There was talk before the show that CES might be a platform to showcase the rumored folding screen but there was no such device on display. However, there was plenty from Samsung and other mobile OEMs as activity looks to have ramped up from a mobile perspective in general at CES ahead of MWC.”
What surprised you?
Llamas: “Huawei had prepared a smartphone launch at AT&T, but AT&T backed out of that at the last minute.
Huawei has been trying to shed its reputation as an unwelcome guest at the major carriers, and this is yet another setback for the Chinese company.
Huawei has a track record of such deals not coming together, so while the cancellation of offering was a surprise, you can see why it came up again.”
Bhikha: “It’s been a long time coming but the biggest surprise for me was the Vivo phone that is leading the way in biometric technology, with a fingerprint scanner housed underneath the screen.
This is the perfect example of design and innovation coming together and making it work. Kudos to Vivo for proving it can be done and done today – albeit in a prototype.”
Choudhary: “The most interesting news from CES for me was around smart speakers. Last year Amazon certainly shone through at CES as the standout news and how Alexa was becoming more readily available with compatible partners.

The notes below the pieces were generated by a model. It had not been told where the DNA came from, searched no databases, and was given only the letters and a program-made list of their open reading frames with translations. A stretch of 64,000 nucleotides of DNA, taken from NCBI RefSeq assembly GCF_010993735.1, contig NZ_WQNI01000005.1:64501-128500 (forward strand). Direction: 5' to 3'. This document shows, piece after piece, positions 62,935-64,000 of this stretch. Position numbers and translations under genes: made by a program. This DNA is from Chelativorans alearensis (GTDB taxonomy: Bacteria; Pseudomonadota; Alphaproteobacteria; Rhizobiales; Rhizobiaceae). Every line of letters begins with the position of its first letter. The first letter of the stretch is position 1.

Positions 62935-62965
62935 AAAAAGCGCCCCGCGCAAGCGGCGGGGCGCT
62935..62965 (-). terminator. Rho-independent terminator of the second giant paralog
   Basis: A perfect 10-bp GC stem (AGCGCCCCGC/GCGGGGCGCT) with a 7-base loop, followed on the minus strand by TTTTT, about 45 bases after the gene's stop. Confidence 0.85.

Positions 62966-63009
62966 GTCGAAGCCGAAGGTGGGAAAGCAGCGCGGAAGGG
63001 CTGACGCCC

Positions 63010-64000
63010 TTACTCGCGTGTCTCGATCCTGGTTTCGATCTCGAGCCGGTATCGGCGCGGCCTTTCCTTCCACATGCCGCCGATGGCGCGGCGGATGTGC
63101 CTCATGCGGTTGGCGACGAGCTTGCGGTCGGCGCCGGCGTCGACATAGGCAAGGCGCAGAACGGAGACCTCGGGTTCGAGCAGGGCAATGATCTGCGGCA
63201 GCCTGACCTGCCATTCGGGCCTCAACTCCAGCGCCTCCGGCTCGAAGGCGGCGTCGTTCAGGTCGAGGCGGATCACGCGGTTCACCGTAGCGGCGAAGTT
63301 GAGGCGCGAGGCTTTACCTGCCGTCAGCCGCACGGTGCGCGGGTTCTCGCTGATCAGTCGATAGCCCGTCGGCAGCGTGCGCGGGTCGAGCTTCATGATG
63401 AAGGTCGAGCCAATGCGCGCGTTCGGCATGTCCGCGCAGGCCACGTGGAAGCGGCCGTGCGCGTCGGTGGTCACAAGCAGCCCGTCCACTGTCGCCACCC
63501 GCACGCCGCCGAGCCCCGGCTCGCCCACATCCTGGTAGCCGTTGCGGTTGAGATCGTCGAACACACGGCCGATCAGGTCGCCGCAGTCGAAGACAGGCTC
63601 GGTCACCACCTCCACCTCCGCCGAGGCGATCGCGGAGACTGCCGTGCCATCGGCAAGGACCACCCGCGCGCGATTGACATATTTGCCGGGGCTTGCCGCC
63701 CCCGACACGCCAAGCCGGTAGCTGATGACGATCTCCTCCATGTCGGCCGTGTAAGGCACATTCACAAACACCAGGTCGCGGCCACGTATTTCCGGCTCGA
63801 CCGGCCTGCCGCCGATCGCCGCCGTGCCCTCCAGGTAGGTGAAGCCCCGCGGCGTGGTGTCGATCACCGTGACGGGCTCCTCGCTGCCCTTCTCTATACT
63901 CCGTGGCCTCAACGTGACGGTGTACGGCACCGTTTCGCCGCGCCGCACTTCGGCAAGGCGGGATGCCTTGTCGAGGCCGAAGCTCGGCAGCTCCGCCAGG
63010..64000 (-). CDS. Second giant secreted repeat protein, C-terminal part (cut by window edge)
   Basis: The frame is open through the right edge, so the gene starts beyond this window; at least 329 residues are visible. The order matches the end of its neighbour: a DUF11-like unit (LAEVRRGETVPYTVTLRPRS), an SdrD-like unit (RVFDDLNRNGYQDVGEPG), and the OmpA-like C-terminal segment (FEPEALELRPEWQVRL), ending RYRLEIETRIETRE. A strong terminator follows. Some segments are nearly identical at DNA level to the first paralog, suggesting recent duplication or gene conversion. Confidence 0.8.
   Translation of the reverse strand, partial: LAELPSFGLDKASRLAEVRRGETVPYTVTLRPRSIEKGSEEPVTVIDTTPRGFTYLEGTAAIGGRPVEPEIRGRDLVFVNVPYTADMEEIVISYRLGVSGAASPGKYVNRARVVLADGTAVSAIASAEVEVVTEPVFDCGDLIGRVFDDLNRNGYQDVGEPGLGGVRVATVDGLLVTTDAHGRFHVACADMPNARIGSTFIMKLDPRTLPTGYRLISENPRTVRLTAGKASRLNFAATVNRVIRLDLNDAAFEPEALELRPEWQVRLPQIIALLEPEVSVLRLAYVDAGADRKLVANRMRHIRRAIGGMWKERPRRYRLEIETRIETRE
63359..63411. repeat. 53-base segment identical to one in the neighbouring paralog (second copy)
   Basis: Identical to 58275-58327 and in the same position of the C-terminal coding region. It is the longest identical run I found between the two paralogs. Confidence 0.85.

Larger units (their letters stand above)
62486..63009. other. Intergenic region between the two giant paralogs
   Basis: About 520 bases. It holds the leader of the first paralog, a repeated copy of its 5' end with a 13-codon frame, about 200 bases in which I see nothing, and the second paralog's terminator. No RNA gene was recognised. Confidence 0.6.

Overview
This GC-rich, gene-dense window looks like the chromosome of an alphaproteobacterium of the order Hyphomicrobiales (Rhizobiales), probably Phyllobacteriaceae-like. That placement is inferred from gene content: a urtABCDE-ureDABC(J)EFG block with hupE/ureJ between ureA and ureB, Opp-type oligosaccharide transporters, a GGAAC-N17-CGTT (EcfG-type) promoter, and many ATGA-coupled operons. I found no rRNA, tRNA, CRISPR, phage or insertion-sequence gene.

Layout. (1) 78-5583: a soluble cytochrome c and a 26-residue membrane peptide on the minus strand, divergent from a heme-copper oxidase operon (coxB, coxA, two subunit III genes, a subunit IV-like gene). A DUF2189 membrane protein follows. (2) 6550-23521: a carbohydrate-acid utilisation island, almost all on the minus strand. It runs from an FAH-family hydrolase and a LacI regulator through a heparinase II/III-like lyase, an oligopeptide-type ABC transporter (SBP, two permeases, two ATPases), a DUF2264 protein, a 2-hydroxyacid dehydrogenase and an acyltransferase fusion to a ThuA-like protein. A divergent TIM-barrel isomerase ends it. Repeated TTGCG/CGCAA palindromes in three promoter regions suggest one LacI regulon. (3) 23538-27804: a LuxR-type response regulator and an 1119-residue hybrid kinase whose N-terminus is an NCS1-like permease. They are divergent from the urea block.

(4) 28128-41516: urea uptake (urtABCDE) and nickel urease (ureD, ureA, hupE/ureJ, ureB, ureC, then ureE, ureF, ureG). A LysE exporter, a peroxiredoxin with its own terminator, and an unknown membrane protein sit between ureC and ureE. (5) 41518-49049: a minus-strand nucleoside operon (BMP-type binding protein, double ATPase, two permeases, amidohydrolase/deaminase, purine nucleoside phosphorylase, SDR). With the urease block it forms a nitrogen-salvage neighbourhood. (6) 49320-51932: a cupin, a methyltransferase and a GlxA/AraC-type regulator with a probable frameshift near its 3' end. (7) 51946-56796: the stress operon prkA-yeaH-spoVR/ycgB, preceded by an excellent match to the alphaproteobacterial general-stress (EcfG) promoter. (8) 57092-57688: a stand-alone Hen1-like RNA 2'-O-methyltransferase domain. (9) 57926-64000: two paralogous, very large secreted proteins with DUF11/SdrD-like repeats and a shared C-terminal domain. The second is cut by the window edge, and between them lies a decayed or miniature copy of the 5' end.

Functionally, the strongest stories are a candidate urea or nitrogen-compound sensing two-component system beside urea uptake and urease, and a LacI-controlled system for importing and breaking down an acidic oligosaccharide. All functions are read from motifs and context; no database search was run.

“This year it was Google’s Assistant speakers that stood out as being the preferred choice from third parties as the assistant to use on their device. There was so much on offer when it came to digital assistants.
“Voice-activated assistants seemed to be everywhere, from TVs, cars, lighting and sound systems, through to everyday kitchen gadgets. It truly is a connected era we’re entering.”
Wood: “Sadly – not much this year. If I had to pick one thing it would be Intel’s keynote which was very impressive for its sheer scale and ambition.
“The focus was on how companies are going to deal with the huge amounts of data that will need to be managed in future and this was combined with some amazing visual experiences, including 150 drones being flown inside the theatre, creating a new Guinness world record.
“It also had an amazing drone show over the fountains at the Bellagio hotel with 250 drones in sync with the music.
“Although this was a great marketing stunt there is a practical advantage to be able to control a fleet of drones, be it for surveying buildings, undertaking search and rescue, doing real-time mapping or more.”
Which smartphone manufacturer made the most noise?
Stanton: “Honor made a big splash. It was a wise decision to host a big press conference on an otherwise quiet media day. It brought several of its most expensive and innovative devices to the US. But most important is its marketing message.